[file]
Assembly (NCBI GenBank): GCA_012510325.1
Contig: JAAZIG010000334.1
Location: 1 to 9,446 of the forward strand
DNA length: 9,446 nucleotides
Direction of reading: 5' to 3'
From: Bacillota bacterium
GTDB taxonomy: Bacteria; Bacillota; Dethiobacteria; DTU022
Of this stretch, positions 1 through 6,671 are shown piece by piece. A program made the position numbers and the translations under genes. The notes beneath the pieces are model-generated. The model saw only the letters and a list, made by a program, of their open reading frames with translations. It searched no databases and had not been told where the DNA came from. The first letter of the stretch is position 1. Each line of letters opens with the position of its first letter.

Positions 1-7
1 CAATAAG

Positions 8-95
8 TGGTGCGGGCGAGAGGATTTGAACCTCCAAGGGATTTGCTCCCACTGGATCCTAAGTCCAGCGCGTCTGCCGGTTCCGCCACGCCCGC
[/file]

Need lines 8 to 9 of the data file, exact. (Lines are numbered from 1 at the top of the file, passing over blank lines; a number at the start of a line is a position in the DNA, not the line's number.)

Of this stretch, positions 1 through 6,671 are shown piece by piece. A program made the position numbers and the translations under genes. The notes beneath the pieces are model-generated. The model saw only the letters and a list, made by a program, of their open reading frames with translations. It searched no databases and had not been told where the DNA came from. The first letter of the stretch is position 1. Each line of letters opens with the position of its first letter.

Positions 1-7